For National Geographic Wild’s In the Womb: Animal Babies, Pioneer Productions and Framestore used cutting-edge imagery to provide an inside look at the pregnancies of four animal mothers – lion Maya, meerkat Swift, herding dog Brumby, and elephant Bisa as “they embark on one of life’s most incredible journeys.”
Facing everything from snakes to cattle hooves, hunger to raging rivers, the mothers triumph over challenges big and small on their way to bringing their babies safely into the world. The series combines the latest scanning technology, with photo-real computer animation, to create “the most realistic picture ever of life inside the womb “– giving an intimate window on the weeks and months of each baby animal’s growth and development.
Executive Producers, Thomas Viner & Peter Collins from Pioneer Productions, explain how the production came together.
From initial conception, we knew this was going to be a difficult and challenging project – to take a classic ’science’ subject and turn it into a natural history ‘drama’. The idea was that we wouldn’t make a show about animal pregnancy – it would be a story told like a drama, a story of survival, not just for four animal mums-to-be, but of their unborn babies. There would, of course, be some pretty ground-breaking new science, but it would be delivered by stealth, rather than front and centre, always in the context of the unfolding story.
Visually, we followed this through to its logical conclusion – what we would see in the womb, would be what we could film if we had a camera in there. Narratively, we had to work out what story we could tell that would connect each of our mums’ experiences in the outside world, with what was happening inside the womb. So, if our meerkat mum was bitten by a snake, we would see what was happening to her unborn kits, at that very moment.
We sent out teams to film four charismatic pregnant animal mothers – dog, elephant, lion and meerkat, in Africa and the US. They were given very specific briefs about behaviours we wanted to capture in order to creative a narrative arc, with cliff-hangers like any drama, that would spread across two episodes. Our dog, ranch-hand Brumby, would be working on the farm right up until birth; elephant Bisa was the new leader of a herd of mischievous youngsters; Maya, the lion, faced the challenge of finding enough food, not just for herself, but her unborn cubs too; and Swift, meerkat matriarch of the Whiskers Clan, was battling against the hostile Kalahari Desert that threated both her and her unborn kits.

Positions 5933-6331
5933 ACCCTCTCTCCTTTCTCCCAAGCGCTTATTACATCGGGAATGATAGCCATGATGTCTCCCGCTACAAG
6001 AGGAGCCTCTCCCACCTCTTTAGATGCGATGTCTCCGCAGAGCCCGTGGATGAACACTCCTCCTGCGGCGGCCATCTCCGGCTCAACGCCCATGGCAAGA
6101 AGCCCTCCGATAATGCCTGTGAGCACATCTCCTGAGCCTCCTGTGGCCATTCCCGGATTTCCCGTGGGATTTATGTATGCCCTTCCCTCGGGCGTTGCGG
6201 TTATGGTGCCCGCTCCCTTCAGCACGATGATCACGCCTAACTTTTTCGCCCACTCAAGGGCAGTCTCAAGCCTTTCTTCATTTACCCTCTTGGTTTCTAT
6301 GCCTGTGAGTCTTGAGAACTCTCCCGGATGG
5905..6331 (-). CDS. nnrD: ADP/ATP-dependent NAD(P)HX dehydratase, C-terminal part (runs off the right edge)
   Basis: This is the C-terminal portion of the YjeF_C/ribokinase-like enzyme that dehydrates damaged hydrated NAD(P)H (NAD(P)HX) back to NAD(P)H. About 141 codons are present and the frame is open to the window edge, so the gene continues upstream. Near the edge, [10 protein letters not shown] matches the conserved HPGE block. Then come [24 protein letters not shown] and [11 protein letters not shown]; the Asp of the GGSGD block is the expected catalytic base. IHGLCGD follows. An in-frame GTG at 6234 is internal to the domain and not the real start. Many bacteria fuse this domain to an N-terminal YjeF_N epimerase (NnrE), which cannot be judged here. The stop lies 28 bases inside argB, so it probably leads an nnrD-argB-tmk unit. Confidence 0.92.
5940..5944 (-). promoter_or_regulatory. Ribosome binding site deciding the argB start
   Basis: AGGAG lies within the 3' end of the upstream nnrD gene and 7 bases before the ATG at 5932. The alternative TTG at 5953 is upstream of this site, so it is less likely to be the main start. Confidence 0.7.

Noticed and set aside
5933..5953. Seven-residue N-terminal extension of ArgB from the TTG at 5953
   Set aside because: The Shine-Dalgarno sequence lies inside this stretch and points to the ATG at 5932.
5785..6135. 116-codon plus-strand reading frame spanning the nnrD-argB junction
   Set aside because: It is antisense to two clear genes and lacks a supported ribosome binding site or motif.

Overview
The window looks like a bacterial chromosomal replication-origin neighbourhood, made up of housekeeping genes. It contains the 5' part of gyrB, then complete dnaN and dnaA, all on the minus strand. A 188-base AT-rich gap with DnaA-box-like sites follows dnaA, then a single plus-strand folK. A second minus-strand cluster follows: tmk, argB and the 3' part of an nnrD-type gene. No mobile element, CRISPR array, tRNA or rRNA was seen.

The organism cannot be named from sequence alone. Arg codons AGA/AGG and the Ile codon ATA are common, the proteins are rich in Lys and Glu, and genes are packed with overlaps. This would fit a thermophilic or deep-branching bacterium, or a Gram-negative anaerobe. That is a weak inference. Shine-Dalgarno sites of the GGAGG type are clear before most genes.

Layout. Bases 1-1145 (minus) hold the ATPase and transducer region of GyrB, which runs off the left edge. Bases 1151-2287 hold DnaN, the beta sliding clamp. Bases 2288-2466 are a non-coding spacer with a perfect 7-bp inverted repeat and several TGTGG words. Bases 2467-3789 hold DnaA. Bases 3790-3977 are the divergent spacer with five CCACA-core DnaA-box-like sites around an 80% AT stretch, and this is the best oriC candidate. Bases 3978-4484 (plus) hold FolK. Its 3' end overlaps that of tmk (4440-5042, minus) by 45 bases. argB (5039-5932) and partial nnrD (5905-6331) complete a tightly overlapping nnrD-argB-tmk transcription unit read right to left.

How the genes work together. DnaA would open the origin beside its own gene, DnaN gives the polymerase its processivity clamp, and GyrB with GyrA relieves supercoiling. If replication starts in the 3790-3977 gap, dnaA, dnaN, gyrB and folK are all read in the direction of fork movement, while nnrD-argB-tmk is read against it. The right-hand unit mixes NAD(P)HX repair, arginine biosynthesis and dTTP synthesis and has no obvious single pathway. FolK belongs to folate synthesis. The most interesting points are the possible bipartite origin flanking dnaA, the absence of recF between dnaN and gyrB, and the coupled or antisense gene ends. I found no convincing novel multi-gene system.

At the same time, we started the complex process of creating photo-real CGI of what happens inside the womb throughout each animals’ gestation – the most realistic and scientifically accurate imagery ever created. We started by bringing on board our academic consultant, Prof. Thomas Hildebrandt, the world’s leading expert on animal pregnancy. He carried out new bespoke scans of pregnant animals, which would inform the CGI, to break new ground scientifically, as well as visually.
For Framestore, the graphics house behind Harry Potter and Paddington, the process was a baptism of fire – not from the technical aspect of making great visuals, but from the scientific requirements of total accuracy. From the lion ‘hammock’ (a sac which cocoons the cubs) to the precise shade of dark ’sunglasses’ around a baby meerkat’s eyes, everything is exactly what it would look like in a real animal womb.
By this stage, we were deep in the edit – again challenging because four of our key characters, the babies, were just animatics, and would be for a long time. A key narrative element we wanted to crack was seamlessly linking action in the outside world, with action unfolding inside the womb. To do this, Framestore made all the shots in the womb look like they were shot with a real camera (camera wobbles, drops in focus). Tonally, we wanted a sense of one woman sharing the story with another – and surprisingly we found that, as long as it was sufficiently interesting, this enabled us to get more scientific facts in.
Three years in the making, In the Womb feels like we’ve tapped into a new form of natural history story-telling. The CGI isn’t simply explanatory, it’s part of the dramatic narrative arc, taking us places you could never normally see and creating animal characters from scratch, which an audience becomes emotionally invested in. Ultimately, it’s a compelling story of four very special animal mums, bringing new life into the world, against all the odds.
In the Womb: Animal Babies airs on Monday 19th December and Monday 26th December at 9pm, on National Geographic Wild.
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